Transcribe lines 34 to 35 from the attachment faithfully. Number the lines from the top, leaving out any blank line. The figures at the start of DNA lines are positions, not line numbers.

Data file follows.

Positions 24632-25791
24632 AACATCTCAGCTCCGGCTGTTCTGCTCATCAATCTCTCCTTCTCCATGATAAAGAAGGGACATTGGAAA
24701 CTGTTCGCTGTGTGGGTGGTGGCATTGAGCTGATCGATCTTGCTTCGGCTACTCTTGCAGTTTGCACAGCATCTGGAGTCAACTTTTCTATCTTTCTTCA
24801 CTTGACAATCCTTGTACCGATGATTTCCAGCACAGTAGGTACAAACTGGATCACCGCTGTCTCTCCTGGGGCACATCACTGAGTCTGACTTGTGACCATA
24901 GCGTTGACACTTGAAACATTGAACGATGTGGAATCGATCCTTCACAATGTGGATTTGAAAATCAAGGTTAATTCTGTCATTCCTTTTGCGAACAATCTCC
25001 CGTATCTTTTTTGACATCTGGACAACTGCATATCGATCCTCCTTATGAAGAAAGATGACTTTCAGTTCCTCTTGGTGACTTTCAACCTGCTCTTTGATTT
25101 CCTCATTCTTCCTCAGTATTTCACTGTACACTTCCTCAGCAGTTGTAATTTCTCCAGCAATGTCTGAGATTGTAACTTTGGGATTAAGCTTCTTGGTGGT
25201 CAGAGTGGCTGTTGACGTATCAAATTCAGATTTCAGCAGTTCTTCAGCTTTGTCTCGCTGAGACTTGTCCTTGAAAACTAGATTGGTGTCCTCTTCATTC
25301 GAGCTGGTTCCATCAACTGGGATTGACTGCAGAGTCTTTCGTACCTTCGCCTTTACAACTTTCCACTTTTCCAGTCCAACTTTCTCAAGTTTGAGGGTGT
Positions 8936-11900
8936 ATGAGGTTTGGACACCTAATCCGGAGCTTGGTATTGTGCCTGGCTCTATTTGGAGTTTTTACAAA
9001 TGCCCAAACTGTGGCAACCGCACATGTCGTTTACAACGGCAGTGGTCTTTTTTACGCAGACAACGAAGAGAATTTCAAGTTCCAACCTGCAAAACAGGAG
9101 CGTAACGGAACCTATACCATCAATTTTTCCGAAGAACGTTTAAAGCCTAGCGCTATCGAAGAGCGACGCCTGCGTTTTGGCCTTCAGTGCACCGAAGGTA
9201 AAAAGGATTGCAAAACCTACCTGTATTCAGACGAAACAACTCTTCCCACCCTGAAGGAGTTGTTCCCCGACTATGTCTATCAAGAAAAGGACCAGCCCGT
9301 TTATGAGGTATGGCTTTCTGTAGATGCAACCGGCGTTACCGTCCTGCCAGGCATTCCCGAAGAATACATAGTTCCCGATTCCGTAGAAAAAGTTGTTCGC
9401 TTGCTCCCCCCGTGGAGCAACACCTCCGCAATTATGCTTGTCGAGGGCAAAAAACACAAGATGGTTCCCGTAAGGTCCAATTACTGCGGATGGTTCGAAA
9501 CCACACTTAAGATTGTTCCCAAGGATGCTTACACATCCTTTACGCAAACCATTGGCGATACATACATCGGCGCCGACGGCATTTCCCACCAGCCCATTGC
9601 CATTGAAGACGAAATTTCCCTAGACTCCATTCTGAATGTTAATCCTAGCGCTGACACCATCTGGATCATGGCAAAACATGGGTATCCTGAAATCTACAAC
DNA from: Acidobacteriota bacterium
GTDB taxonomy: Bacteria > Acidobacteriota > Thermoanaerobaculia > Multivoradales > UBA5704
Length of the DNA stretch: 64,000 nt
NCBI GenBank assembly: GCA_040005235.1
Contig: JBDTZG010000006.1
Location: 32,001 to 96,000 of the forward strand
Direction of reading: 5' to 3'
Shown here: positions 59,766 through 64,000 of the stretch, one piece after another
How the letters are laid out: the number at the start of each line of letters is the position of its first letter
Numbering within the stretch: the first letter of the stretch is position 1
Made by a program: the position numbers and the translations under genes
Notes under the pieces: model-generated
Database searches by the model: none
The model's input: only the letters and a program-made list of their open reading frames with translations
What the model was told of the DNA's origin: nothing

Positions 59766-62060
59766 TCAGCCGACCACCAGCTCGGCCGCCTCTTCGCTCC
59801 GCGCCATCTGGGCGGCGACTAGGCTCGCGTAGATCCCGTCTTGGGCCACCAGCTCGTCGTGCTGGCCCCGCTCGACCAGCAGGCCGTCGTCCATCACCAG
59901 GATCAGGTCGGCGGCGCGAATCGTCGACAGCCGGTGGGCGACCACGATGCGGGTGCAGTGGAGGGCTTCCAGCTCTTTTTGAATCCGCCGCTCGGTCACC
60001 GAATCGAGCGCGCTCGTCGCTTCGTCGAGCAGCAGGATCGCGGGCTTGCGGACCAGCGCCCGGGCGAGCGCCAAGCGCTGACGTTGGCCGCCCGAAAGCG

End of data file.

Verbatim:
Positions 59766-62060
59766 TCAGCCGACCACCAGCTCGGCCGCCTCTTCGCTCC